Iran Slams Senate Sanctions Bill, Tells US Not to Repeat Mistakes
TEHRAN (Tasnim) – Iran’s Foreign Ministry on Monday denounced the “worn-out and failed” American policy of resorting to embargoes a few days after a US Senate move to advance a bill on new new anti-Iran sanctions, urging the US not to repeat mistakes of the past.
“The policy of (imposing anti-Iran) sanctions is largely worn-out and failed, could not meet any (of US) demands and is a futile attempt,” Foreign Ministry Spokesman Bahram Qassemi said at a press conference in Tehran on Monday.
He also recommended US politicians to learn from the experiences of failure in the past to avoid a turnabout.
On June 7, the US Senate voted to advance a bill that would impose new sanctions on Iran. The vote was 92-7 on a procedural motion to end debate on the Iran sanctions bill, clearing the way for a vote later on passage of the legislation.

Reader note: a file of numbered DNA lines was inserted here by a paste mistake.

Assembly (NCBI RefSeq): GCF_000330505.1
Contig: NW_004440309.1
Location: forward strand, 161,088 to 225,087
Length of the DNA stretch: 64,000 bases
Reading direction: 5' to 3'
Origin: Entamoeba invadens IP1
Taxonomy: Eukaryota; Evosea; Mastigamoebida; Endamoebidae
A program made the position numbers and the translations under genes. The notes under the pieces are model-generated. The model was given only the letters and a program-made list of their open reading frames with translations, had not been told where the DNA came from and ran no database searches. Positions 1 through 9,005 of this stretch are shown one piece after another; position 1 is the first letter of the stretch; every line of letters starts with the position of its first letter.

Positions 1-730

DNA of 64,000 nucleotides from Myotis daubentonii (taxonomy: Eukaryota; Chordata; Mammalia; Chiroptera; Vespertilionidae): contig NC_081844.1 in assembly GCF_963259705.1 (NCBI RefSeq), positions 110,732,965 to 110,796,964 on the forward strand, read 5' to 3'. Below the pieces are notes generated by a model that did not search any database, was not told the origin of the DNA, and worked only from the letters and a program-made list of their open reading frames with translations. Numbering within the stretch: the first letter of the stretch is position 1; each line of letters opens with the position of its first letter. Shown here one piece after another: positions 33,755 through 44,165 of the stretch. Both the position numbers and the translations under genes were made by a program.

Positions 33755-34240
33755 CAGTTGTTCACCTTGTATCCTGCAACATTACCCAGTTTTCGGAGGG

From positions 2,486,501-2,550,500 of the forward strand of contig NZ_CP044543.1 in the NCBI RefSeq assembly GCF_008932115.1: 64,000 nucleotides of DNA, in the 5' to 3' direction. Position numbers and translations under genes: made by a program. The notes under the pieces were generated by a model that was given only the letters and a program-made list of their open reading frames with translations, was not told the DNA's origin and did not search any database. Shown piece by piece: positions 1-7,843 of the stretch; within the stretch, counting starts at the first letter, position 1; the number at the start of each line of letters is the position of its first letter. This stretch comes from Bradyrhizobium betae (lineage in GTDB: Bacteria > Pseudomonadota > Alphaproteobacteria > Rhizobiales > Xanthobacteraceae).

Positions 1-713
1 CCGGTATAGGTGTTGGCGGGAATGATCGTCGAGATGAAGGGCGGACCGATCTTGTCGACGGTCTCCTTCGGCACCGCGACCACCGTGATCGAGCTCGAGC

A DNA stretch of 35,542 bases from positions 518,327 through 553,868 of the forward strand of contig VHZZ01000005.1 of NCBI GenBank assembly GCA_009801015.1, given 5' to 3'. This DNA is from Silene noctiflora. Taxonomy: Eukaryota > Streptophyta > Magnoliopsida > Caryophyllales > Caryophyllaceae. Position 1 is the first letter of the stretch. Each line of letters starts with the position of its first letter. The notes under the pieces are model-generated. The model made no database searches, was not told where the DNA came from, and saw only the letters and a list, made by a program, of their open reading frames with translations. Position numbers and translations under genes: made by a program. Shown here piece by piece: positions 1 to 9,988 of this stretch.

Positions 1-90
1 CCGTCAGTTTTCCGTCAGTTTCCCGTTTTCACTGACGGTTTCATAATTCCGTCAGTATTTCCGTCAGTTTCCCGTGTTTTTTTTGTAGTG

Elsewhere in his comments, Qassemi slammed the US action as a sign of “lack of goodwill”, recommending American officials not to go about Iran the wrong way.
“We monitor and pursue such movements in the JCPOA commission and will press on with our own policy whenever deemed necessary,” the spokesman added.
His comments came after Iranian Deputy Foreign Minister Abbas Araqchi said the US Senate’s move will scupper a successful implementation of the Joint Comprehensive Plan of Action (JCPOA), a nuclear agreement between Iran and the Group 5+1 (Russia, China, the US, Britain, France and Germany).
“We believe that approval of such a bill is contradictory to the principle of goodwill and successful implementation of the Joint Comprehensive Plan of Action,” said Araqchi, who served as a leading negotiator in the nuclear talks with world powers.
The Senate action is “shameful” and shows “confusion” on the part of the US toward the Middle East, he deplored.
The US legislation would impose new sanctions on Iran over its ballistic missile program, its alleged human rights violation and claims of support for terrorist organizations. The Senate Foreign Relations Committee passed it 18-3 last month.
To become law, the measure would have to pass the Republican-led House of Representatives and be signed by Donald Trump.